# All irreducible polynoms of degree 4 in $\mathbb{Z}_2$

I need to find all irreducible polynoms of degree at most 4 in $\mathbb{Z}_2$

This is my result:

$$x^4 + x^1 + 1 \\ x^4 + x^2 + 1\\ x^4 + x^3 + 1 \\ x^4 + x^3 + x^2 + x^1 + 1 \\$$

Is this correct?

• Degree at most $4$ you mean?
– lhf
Dec 1, 2017 at 11:12
• Yes, I've edited this. Dec 19, 2017 at 13:54

$x^4 + x^2 + 1= (x^2 + x + 1)^2$ is not irreducible.
An irreducible polynomial of degree $4$ defines a field extension of $\mathbb Z_2$ of degree $4$. Its $2^4$ elements are the roots of $x^{2^4}-x$ because of Lagrange's theorem in group theory.
Therefore, the irreducible polynomials of degree $4$ are those that divide $x^{2^4}-x$ over $\mathbb Z_2$: $$x^{16}-x=x (x + 1) (x^2 + x + 1) (x^4 + x + 1) (x^4 + x^3 + 1) (x^4 + x^3 + x^2 + x + 1)$$ and so there are exactly three of them.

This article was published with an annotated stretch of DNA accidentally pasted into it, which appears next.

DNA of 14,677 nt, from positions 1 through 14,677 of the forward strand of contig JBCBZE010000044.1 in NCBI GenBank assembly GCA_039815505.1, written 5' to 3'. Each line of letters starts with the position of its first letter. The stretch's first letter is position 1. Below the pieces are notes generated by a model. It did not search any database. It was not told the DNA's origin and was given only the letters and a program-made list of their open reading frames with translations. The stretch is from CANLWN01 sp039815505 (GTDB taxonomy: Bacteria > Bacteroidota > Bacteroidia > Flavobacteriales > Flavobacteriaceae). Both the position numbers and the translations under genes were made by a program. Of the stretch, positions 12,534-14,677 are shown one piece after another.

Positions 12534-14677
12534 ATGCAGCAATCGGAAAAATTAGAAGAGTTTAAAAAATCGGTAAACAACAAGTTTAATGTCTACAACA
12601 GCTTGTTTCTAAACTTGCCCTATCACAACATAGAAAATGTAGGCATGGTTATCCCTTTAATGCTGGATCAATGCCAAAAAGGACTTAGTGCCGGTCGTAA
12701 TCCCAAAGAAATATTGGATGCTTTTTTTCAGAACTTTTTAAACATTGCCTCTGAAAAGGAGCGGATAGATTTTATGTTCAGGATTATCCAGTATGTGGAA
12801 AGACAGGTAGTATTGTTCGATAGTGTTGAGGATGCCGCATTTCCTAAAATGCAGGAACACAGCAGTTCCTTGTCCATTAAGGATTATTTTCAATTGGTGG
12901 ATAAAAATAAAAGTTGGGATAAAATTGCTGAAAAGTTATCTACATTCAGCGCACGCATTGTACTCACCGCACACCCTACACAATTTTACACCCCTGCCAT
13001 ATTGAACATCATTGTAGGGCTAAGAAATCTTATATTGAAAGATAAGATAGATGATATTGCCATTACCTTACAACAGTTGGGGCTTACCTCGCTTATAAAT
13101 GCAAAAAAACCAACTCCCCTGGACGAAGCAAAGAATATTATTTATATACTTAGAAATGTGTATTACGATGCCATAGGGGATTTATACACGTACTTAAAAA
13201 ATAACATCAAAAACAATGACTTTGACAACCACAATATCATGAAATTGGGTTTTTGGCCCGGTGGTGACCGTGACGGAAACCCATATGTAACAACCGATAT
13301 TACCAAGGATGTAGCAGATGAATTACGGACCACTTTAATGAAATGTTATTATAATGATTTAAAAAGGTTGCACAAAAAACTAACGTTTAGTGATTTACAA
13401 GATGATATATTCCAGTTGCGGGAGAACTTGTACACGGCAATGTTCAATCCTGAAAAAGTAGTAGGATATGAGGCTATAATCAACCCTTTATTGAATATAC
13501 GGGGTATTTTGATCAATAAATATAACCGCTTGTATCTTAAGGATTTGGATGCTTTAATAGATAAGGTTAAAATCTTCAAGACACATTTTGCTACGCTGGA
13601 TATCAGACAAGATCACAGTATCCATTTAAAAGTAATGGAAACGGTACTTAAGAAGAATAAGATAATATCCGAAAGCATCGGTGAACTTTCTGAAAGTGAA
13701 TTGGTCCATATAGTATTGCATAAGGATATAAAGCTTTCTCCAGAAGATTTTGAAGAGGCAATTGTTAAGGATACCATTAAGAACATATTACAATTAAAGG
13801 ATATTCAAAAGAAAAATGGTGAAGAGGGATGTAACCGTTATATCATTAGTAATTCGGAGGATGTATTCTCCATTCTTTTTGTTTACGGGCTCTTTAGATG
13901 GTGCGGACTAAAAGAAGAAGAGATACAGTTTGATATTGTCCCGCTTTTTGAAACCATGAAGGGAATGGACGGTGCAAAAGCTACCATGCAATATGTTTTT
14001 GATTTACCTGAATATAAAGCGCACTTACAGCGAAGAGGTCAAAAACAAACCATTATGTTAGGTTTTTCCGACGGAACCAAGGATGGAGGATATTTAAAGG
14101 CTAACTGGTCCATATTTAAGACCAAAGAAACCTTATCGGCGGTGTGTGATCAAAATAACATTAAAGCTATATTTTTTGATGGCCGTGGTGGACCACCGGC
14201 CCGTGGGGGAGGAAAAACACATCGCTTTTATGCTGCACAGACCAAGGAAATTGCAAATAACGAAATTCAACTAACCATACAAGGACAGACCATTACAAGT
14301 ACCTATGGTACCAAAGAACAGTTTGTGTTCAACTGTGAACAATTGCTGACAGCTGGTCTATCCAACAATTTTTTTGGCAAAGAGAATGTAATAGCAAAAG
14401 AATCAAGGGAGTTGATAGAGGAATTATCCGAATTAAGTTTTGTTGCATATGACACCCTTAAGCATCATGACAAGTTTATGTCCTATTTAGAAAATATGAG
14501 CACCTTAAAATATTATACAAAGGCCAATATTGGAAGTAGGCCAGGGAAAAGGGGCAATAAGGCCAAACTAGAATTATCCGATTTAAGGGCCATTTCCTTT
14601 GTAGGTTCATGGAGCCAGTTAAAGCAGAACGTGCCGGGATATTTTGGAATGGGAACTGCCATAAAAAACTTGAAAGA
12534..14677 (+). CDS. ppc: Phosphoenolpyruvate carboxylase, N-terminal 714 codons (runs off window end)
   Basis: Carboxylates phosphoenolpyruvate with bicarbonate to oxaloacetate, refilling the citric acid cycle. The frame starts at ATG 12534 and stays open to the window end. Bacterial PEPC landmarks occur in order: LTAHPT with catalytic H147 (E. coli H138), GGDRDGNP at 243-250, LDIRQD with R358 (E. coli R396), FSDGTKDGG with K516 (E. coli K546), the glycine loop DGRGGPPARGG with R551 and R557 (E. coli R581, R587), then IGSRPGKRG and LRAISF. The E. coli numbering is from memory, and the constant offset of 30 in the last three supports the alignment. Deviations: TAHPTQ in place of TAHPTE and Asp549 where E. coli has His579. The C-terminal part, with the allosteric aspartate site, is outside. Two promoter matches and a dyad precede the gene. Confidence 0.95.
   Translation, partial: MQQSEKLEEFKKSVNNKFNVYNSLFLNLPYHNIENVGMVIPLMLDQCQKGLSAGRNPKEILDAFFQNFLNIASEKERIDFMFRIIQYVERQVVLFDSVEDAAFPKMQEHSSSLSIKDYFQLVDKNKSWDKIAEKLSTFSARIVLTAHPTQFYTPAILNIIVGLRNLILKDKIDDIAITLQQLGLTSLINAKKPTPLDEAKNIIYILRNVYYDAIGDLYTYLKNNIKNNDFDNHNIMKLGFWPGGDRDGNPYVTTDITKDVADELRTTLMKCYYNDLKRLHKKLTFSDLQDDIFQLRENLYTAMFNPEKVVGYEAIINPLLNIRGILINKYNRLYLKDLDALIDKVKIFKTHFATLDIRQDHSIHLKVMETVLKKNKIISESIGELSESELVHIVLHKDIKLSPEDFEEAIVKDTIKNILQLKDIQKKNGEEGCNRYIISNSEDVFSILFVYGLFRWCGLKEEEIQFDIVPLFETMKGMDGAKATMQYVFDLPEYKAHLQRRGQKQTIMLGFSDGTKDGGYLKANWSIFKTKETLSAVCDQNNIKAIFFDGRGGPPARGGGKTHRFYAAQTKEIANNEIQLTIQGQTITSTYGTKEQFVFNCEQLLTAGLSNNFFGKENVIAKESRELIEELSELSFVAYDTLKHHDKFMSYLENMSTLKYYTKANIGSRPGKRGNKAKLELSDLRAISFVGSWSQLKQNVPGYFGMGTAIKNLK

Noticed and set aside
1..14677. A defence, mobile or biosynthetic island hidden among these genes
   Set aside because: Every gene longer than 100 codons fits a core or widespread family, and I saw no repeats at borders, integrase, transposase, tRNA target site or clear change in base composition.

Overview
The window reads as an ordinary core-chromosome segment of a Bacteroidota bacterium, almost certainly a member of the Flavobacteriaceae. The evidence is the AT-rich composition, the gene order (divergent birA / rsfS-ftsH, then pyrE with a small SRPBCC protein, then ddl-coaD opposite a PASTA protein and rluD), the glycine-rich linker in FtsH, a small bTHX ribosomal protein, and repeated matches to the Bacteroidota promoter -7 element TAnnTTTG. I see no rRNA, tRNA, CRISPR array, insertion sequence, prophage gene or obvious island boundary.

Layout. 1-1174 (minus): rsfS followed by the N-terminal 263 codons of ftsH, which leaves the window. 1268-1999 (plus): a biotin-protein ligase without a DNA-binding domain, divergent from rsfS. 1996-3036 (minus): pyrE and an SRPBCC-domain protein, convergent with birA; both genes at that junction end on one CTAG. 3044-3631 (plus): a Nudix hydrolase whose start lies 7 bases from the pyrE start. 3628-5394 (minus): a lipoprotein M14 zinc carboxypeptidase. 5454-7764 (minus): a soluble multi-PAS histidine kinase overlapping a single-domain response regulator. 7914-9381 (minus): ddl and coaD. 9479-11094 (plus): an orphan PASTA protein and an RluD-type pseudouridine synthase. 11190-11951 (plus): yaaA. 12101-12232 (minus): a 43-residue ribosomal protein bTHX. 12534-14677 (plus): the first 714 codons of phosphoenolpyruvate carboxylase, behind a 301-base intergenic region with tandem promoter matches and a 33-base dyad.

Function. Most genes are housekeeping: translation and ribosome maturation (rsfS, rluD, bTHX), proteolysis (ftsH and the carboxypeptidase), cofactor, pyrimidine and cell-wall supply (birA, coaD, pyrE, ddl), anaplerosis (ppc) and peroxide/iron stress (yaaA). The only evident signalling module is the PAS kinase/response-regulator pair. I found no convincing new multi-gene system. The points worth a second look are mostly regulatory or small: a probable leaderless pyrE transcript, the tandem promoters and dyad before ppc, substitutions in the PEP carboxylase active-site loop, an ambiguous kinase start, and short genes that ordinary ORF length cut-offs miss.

To factor $x^{16}-x$, factor $x^{15}-1$, starting with the factorization into cyclotomic polynomials: $$x^{16}-x = x(x^{15}-1)=x \Phi_1(x) \Phi_3(x) \Phi_5(x) \Phi_{15}(x)$$ which gives $$x^{16}-x = x(x - 1)(x^2 + x + 1) (x^4 + x^3 + x^2 + x + 1) (x^8 - x^7 + x^5 - x^4 + x^3 - x + 1)$$ We then need to further factor these mod 2. The last factor is the only one that is reducible.
• Please explain why $x^{2^4}$! Dec 1, 2017 at 15:10
• You are more than welcome to explain in this post how you factorized $x^{16}-x$. Dec 2, 2017 at 20:13